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Analysis of Sansad TV Discussion: The Nuclear Angle Of Russia-Ukraine Conflict

Analysis of Sansad TV Discussion: The Nuclear Angle Of Russia-Ukraine Conflict


”GS 2: Bilateral Groupings & Agreements, Effect of Policies & Politics of Countries on India’s Interests”


  • Western nations have united to impose potentially crippling economic and financial sanctions against Moscow.
  • The very existence of the Putin system may have been put in doubt.
  • Meanwhile, Putin ordered Russia’s nuclear forces to be put on high alert Sunday, citing Western sanctions and “aggressive statements” by NATO powers.

Options for Putin

  • Putin’s in a tight spot as he doesn’t have many options left, once the West freezes the assets of the Russian Central bank and Russia’s financial system actually implodes. That will make the system unworkable.
  • One option for him is to cut gas supplies to Europe, hoping that will make the Europeans climb down.
  • Another option is to explode a nuclear weapon somewhere over the North Sea between Britain and Denmark and see what happens.

Threat or Deterrent

  • Russia has put its nuclear forces on alert, calling it a special regime of combat duty; these include the Intercontinental Ballistic Missiles (ICBMs) that have a range of 5,000 plus and are designed to use nuclear weapons.
  • While the Russian announcement might just be a deterrent as such weapons always maintain a high level of readiness, the mention of the word ‘nuclear’ cannot be ignored.

What’s happening with Russia’s nuclear deterrent?

  • Russian military’s nuclear deterrent forces have been put on high alert in line with Putin’s order.
  • Defense Minister Sergei Shoigu reported to Putin that command posts of all components of Russia’s nuclear forces have been beefed up with additional personnel.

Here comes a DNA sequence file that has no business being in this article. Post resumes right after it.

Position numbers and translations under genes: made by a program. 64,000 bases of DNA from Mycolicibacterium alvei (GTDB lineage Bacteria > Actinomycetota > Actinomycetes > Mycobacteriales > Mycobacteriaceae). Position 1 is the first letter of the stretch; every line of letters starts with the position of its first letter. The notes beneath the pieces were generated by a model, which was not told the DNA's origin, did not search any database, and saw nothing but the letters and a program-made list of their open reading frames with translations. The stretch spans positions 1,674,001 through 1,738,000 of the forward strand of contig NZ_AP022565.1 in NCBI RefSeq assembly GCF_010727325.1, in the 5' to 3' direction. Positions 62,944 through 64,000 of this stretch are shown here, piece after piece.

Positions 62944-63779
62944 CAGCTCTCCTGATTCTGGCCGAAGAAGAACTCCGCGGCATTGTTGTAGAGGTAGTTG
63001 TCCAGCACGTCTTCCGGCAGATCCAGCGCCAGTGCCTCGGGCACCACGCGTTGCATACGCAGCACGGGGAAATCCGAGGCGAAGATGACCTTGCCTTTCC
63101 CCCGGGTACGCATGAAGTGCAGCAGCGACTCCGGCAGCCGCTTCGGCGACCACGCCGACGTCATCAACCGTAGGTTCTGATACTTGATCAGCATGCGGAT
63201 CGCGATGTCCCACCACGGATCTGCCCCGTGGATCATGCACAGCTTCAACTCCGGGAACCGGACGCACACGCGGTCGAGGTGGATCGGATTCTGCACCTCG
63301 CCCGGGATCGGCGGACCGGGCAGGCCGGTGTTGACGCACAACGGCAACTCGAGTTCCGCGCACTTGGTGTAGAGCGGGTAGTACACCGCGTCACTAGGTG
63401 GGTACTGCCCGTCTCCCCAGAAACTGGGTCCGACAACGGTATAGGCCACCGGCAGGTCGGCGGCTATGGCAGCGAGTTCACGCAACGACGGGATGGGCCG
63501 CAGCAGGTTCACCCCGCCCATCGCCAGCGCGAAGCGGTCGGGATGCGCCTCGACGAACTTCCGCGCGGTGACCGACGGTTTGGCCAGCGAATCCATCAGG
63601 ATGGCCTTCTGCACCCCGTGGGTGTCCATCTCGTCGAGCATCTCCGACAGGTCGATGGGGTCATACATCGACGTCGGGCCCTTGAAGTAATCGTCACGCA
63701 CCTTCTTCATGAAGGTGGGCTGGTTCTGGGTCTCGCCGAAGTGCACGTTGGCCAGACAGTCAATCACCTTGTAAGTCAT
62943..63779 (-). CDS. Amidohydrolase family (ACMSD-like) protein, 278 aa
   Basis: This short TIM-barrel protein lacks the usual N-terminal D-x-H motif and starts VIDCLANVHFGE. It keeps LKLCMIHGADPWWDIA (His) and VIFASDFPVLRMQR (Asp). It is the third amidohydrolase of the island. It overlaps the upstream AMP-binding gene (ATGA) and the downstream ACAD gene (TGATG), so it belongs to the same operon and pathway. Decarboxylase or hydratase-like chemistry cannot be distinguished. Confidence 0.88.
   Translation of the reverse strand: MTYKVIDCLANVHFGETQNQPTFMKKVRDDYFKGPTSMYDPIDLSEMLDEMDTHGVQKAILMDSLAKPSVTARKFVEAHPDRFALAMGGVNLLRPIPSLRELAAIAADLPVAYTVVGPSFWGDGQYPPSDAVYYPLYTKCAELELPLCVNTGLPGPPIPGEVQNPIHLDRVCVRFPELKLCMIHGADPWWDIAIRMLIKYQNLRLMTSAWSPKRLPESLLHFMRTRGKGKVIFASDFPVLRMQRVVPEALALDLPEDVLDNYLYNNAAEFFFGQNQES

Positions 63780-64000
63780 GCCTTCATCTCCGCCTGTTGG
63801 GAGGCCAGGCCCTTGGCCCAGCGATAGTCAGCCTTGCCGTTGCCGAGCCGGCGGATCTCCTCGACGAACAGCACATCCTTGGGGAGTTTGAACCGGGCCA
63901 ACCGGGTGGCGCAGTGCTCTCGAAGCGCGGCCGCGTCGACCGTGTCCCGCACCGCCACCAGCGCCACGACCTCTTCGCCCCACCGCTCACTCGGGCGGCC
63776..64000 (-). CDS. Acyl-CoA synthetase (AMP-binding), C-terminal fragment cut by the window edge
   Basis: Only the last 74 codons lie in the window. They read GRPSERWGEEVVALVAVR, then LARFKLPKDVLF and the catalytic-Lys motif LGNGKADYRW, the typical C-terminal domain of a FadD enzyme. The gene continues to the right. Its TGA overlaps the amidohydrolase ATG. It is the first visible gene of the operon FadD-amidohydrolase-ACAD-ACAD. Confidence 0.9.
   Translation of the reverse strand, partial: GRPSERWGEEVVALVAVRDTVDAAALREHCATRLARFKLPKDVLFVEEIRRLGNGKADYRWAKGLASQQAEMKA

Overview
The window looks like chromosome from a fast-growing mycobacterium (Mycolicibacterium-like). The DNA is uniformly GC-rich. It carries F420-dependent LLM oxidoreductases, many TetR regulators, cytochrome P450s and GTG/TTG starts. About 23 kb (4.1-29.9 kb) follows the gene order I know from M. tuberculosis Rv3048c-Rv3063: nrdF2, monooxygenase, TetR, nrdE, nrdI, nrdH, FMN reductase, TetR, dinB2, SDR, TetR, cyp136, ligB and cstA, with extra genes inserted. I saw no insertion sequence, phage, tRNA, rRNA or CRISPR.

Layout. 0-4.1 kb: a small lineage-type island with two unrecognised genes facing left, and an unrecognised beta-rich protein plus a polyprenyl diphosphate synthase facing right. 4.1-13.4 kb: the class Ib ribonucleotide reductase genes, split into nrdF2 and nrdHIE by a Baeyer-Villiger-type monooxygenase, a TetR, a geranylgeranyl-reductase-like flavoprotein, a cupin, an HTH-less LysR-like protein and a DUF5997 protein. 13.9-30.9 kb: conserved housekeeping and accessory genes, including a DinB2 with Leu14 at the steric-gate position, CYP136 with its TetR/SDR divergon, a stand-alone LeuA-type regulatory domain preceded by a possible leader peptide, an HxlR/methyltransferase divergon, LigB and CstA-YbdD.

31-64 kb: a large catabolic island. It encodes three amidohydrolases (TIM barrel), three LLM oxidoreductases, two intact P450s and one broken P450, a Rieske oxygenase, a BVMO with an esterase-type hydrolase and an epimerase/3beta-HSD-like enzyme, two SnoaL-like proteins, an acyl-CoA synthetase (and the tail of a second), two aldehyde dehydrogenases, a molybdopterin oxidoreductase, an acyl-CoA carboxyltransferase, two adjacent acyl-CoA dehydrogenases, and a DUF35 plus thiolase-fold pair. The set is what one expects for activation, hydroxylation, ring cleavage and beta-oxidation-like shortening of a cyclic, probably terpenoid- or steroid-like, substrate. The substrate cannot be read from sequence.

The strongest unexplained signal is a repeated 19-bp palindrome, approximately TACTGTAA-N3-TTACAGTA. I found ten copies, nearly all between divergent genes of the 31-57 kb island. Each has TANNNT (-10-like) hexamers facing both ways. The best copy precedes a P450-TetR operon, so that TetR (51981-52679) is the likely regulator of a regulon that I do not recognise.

• The Defense Ministry said that the high alert status applies to all components of Russian nuclear forces — the Strategic Missile Forces that oversee land-based intercontinental ballistic missiles, the Northern and Pacific Fleets that have submarine-launched intercontinental ballistic missiles; and long-range aviation, which has a fleet of nuclear-capable strategic bombers.

How many nuclear weapons does Russia have?

  • According to the Federation of American Scientists, Russia has a total nuclear warhead inventory of 5,977 – this is the biggest in the world.
  • In comparison, the US has 5,428 while France has 290 and the UK has 225.
  • The Bulletin of the Atomic Scientists says the Russian arsenal includes 4,447 warheads of which 1,588 are deployed on ballistic missiles and at heavy bomber bases.

What threat do the weapons pose to Ukraine and the wider world?

  • Intercontinental ballistic missiles (ICBMs) in Russia’s possession have the capability to reach and destroy major global cities such as London or Washington.
  • ICBMs can reach a top speed around 10 minutes after launch which could see one fired from Russia reach the UK in just 20 minutes.
  • This means the sort of equipment [like] an intercontinental ballistic missile – that means it reaches from Russia to the US and obviously into Europe.

What would be the expected procedure for Russia to launch a nuclear weapon?

  • The country’s president, defence minister or chief of the general staff must give permission through what is called the Cheget nuclear suitcase.
  • Russian nuclear doctrine allows for use of what is known as a tactical nuclear weapon – a limited nuclear explosion – to be deployed in a conventional conflict to make the enemy back down.
  • Strategic nuclear weapons can hit targets much further afield, such as the US.
  • Tactical nuclear weapons is the term used for those deployed on a battlefield, such as Ukraine.


The war in Ukraine is Vladimir Putin’s war. If the Kremlin leader achieves his military aims, Ukraine’s future as a sovereign nation will be in doubt. If he is perceived to be failing and suffers heavy casualties, the fear is that could prompt the Kremlin to adopt more desperate measures.

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